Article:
In Australia our practice schedule wasn’t too demanding so I was able to travel on off days and experience some of the country on my own. That isn’t the norm though. Most leagues and teams are like the Portuguese league I played in where we practiced Monday through Friday and played on Saturdays with only one day off on Sundays. So I wasn’t able to travel too much on my own but we did travel a lot for away games and sometimes got to stay overnight for games, which was always a good experience.
Do foreign players on the team have different expectations, perks or roles on the team?
Some countries have limits for the number of Americans that can be on each team. Most of the time 2 or 3 is the max you can have but some countries like Germany don’t have any limits for the number of Americans. Most of the team expectations are higher for foreign players because the team has to invest so much in them to get them over there and house them and provide working visas and everything like that. Teams have also been known to send foreign players home if they aren’t satisfied with how they are playing or how they are fitting in with the team.
What are some travel tips you can share for others working and traveling around the world?
I was only provided with a car when I went to Australia and even there the gas was so expensive I didn’t like to drive if I could help it. I would suggest first and foremost looking in to the public transportation in the city or country you would be traveling to. Europe is pretty good about providing a number of options to get around but you might have to search a little bit to make sure you don’t miss out on a cheaper or more convenient option. Also don’t be afraid to ask around. Sometimes its intimidating trying to speak the local language or asking others if they speak English but most of the time people are friendly and willing to help.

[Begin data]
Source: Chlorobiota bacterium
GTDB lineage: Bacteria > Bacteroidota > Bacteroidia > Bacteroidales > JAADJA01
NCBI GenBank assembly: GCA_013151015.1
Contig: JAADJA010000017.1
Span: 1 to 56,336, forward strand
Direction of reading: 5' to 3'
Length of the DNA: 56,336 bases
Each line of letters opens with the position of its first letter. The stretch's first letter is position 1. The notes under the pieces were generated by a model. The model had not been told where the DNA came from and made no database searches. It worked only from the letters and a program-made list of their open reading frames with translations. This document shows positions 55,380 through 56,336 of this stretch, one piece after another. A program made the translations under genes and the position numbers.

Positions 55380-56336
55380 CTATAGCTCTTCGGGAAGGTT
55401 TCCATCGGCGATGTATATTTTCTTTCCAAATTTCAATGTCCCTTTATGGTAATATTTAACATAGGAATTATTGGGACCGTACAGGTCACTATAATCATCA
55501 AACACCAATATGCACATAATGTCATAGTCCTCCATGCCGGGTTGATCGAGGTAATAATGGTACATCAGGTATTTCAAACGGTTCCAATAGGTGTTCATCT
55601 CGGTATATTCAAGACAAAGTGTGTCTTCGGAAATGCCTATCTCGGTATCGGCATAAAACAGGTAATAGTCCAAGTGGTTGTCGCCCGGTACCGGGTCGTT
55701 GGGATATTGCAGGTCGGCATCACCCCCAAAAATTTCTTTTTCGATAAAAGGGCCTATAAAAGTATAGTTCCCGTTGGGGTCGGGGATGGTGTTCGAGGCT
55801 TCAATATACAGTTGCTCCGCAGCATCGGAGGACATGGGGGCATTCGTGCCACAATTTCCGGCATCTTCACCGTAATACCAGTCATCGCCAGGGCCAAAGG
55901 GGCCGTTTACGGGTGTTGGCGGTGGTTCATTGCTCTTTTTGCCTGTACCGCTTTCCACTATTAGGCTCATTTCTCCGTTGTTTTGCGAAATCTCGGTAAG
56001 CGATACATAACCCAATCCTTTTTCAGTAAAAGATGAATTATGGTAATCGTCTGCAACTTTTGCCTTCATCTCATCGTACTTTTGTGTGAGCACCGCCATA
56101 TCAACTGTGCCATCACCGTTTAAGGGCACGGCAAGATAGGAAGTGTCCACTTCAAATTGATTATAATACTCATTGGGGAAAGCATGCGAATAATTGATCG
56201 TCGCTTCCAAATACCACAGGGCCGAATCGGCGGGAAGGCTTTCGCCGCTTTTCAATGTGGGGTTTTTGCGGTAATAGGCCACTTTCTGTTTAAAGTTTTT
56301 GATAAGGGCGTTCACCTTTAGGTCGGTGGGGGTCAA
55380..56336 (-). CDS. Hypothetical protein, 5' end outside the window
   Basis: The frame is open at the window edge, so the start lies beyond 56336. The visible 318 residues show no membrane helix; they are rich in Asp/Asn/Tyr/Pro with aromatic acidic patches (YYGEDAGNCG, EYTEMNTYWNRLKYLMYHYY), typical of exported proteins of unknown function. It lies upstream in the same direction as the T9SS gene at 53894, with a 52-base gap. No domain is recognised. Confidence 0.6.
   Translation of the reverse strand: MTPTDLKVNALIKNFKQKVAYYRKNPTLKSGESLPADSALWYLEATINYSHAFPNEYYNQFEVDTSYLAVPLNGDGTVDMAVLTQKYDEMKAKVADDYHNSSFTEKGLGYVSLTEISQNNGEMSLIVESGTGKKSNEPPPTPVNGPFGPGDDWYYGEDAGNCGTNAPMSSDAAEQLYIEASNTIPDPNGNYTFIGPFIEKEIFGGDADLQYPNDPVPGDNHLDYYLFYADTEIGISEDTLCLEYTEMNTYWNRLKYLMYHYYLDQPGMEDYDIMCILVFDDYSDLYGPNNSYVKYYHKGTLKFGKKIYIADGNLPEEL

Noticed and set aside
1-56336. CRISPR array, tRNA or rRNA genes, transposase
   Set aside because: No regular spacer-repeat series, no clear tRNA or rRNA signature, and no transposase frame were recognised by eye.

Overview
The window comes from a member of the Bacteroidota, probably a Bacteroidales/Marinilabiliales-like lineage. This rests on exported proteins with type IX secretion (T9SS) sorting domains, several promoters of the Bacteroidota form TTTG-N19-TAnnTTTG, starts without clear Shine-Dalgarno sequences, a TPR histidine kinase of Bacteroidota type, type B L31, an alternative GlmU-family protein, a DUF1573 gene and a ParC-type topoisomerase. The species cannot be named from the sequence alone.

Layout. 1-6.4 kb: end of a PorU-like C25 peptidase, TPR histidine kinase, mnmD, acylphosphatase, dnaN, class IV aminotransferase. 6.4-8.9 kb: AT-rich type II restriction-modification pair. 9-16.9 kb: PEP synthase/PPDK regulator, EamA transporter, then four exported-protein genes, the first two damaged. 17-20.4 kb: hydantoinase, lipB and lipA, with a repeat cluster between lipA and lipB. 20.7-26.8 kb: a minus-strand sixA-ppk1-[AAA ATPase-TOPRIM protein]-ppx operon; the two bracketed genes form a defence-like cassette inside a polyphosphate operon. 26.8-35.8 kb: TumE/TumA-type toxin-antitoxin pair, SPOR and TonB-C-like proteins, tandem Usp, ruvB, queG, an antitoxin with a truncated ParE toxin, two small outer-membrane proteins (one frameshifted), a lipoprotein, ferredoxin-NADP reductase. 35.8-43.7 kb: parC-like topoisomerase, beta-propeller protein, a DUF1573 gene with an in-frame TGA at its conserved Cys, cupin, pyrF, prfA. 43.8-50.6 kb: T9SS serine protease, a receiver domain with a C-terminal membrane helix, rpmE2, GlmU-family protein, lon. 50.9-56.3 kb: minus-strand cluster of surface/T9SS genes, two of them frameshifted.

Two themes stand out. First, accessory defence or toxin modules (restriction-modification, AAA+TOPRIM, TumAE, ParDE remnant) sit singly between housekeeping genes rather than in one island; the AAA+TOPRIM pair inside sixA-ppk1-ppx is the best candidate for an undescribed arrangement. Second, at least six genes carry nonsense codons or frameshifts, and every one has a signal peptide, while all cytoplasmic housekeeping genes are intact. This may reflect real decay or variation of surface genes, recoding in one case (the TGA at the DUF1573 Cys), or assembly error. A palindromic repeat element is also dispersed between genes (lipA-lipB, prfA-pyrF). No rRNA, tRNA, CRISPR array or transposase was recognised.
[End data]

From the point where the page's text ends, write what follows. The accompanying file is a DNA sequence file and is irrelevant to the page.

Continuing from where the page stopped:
Any suggestions for someone who wants to move abroad or more specifically play a professional sport in another country?
I would suggest it for anyone who loves playing a sport. There are a lot more opportunities than many people think to play professionally in other countries for almost any sport and it’s a great experience. Even if you wont be making much money, teams are obligated to take care of most of your living expenses and you will get the opportunity to play a sport you love while experiencing a new culture. It is a great opportunity for anyone just out of college looking to have an incredible life experience before settling down to a 9-5 job or if you want to make a career out of it like I hope to do, all it takes is some patience and hard work.
Thanks Tony for the fantastic insight and best of luck with your upcoming season in Poland! If you have any questions for Tony please leave a comment below!